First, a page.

Barbara Astman - Dancing with Ché: Enter Through the Library

Barbara Astman (Canadian, b. 1950)
dancing with ché triptych #17
giclée print on paper
Ht: 90 x Wi: 88.9 cm
© Barbara Astman, 2002.
Image courtesy: Corkin Gallery, Toronto.

Yellow Box Gallery
April 28 – June 30, 2016

Dancing with Ché: Enter Through the Library is an exhibition that features five recent works by Barbara Astman from the permanent collection of the Beaverbrook Art Gallery.

Three of the works in this exhibition are from Barbara Astman’s Dancing with Ché series, one of her most popular recent artistic endeavors. She began this series in the early 2000s after returning from Cuba, where she was struck by the proliferation of imagery depicting the 20th century revolutionary Ché Guevara. In Cuba and abroad, the emblematic portrait of Ché Guevara has often been appropriated by various people and groups as a symbol of extreme political identification and rebellion. In Dancing with Ché, Astman explores the multifaceted issue of the appropriation and commodification of political imagery.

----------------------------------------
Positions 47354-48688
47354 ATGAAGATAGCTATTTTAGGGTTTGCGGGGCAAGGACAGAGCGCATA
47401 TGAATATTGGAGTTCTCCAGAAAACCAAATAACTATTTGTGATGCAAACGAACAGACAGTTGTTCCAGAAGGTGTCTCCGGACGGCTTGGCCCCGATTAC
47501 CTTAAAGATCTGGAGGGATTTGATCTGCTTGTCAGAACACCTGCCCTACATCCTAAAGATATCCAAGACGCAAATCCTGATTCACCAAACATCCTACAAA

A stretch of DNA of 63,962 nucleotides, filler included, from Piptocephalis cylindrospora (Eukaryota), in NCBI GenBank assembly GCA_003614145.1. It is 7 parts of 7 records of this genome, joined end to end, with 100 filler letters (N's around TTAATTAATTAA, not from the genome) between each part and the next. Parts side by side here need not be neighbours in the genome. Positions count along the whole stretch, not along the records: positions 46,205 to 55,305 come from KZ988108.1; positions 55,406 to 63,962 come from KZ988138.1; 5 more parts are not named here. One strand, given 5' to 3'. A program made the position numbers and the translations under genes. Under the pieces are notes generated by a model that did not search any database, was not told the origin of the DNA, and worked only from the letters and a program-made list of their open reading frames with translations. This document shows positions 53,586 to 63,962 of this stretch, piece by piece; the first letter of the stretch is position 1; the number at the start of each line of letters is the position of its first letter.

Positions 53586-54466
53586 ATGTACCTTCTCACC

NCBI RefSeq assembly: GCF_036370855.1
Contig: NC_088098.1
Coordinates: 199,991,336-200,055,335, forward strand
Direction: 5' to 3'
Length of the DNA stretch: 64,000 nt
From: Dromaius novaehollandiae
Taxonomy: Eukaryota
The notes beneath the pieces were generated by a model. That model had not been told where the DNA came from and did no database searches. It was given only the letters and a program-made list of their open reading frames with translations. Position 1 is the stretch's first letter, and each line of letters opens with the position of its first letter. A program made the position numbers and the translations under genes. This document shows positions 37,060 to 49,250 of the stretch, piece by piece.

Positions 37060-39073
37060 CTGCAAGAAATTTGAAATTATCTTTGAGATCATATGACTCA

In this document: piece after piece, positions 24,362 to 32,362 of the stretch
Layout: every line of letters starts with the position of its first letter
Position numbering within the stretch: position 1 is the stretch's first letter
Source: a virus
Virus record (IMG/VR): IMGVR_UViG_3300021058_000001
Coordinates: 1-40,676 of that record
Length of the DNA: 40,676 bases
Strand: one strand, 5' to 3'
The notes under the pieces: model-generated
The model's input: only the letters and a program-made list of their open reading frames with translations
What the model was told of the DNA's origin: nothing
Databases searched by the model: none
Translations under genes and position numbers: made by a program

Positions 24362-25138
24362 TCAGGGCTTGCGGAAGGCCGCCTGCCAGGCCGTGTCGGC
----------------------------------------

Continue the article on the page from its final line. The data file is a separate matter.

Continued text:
This exhibition also includes two important works from 2006’s The Newspaper Series. Like many of us, Barbara Astman’s morning routine involves sitting down and reading the newspaper, a custom that is easily taken for granted. But, with so much information being controlled, what influence do mass media and communications have on our everyday life, and society more generally? From afar, Barbara Astman’s photographs of newspaper sequences appear random and oddly resemble strains of human DNA. Upon closer examination, however, it becomes clear that Astman has purposefully arranged the newspapers to reveal headlines of elation, tragedy, scandal, political instability, and local frenzy.

Born in Rochester, New York in 1950, Astman studied at the Rochester Institute of Technology and later moved to Toronto to study at the Ontario College of Art and Design, where she has taught since 1975. For more than 35 years Barbara Astman has been active as an artist in photo-based media, sculpture, and public art commissions and is considered to be one of the foremost leading artists in Canada. Astman’s work can be found in countless major public institutions worldwide including the National Gallery of Canada in Ottawa and the Museum of Fine Arts in Boston.